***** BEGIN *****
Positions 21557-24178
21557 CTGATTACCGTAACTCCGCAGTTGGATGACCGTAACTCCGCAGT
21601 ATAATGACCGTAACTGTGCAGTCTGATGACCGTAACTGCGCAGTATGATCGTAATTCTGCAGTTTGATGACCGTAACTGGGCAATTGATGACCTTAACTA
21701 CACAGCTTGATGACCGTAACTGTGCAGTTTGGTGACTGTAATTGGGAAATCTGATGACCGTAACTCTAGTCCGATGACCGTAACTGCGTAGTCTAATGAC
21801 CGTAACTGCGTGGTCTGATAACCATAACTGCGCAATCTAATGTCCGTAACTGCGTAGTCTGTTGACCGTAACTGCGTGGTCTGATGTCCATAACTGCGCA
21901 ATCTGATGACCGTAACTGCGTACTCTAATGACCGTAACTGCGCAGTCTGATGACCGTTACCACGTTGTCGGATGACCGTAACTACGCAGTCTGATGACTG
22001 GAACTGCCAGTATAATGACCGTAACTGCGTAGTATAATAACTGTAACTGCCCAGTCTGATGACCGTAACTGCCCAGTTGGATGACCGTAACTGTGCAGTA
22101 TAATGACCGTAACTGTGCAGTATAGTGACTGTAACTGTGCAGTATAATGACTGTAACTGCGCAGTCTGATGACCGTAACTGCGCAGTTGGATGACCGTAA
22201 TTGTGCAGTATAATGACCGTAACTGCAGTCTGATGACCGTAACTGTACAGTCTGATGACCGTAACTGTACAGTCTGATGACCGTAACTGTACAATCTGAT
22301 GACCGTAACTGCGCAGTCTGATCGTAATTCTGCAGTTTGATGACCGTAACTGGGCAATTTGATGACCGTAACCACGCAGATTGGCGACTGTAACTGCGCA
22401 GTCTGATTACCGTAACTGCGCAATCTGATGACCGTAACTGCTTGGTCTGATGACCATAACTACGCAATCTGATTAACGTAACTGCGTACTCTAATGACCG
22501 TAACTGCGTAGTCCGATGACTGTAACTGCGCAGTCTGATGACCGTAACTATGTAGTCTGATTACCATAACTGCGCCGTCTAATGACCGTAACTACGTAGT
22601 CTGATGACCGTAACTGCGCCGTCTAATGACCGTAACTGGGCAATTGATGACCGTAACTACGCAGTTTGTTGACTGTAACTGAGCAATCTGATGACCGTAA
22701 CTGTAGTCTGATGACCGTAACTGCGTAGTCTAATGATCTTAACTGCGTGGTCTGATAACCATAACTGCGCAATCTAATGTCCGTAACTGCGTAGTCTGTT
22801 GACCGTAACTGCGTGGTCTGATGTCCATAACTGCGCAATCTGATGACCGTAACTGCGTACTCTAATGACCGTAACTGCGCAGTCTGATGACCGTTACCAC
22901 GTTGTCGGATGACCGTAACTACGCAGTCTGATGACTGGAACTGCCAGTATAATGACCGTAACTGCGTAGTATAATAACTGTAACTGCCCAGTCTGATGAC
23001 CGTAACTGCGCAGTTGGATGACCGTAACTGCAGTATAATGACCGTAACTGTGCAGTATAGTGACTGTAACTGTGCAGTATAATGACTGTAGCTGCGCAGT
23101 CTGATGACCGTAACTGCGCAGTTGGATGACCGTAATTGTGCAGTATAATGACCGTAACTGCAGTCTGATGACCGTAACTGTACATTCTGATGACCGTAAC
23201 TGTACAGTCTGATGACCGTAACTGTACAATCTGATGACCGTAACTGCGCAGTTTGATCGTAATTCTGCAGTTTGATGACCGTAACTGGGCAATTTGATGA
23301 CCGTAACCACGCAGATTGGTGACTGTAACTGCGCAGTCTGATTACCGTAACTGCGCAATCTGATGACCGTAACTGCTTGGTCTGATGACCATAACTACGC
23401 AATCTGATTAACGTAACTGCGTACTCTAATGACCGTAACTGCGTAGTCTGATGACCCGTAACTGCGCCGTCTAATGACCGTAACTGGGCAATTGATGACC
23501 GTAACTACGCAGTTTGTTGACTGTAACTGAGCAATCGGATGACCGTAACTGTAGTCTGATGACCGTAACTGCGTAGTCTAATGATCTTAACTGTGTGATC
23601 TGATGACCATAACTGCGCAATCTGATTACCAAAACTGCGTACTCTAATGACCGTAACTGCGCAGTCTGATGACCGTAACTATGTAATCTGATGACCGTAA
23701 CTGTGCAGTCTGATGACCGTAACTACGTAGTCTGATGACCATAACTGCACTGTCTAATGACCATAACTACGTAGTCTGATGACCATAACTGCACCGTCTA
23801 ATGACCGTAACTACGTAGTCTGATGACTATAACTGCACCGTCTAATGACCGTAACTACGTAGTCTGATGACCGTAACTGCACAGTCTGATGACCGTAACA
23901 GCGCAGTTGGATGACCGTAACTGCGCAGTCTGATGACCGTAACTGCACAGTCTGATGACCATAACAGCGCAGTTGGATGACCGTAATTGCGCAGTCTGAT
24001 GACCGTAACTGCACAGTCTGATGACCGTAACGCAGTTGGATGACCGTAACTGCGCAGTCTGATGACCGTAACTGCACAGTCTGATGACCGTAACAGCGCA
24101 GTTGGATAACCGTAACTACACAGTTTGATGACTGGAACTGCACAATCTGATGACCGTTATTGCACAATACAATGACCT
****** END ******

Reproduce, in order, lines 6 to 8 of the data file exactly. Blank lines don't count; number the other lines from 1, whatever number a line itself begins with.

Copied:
21901 ATCTGATGACCGTAACTGCGTACTCTAATGACCGTAACTGCGCAGTCTGATGACCGTTACCACGTTGTCGGATGACCGTAACTACGCAGTCTGATGACTG
22001 GAACTGCCAGTATAATGACCGTAACTGCGTAGTATAATAACTGTAACTGCCCAGTCTGATGACCGTAACTGCCCAGTTGGATGACCGTAACTGTGCAGTA
22101 TAATGACCGTAACTGTGCAGTATAGTGACTGTAACTGTGCAGTATAATGACTGTAACTGCGCAGTCTGATGACCGTAACTGCGCAGTTGGATGACCGTAA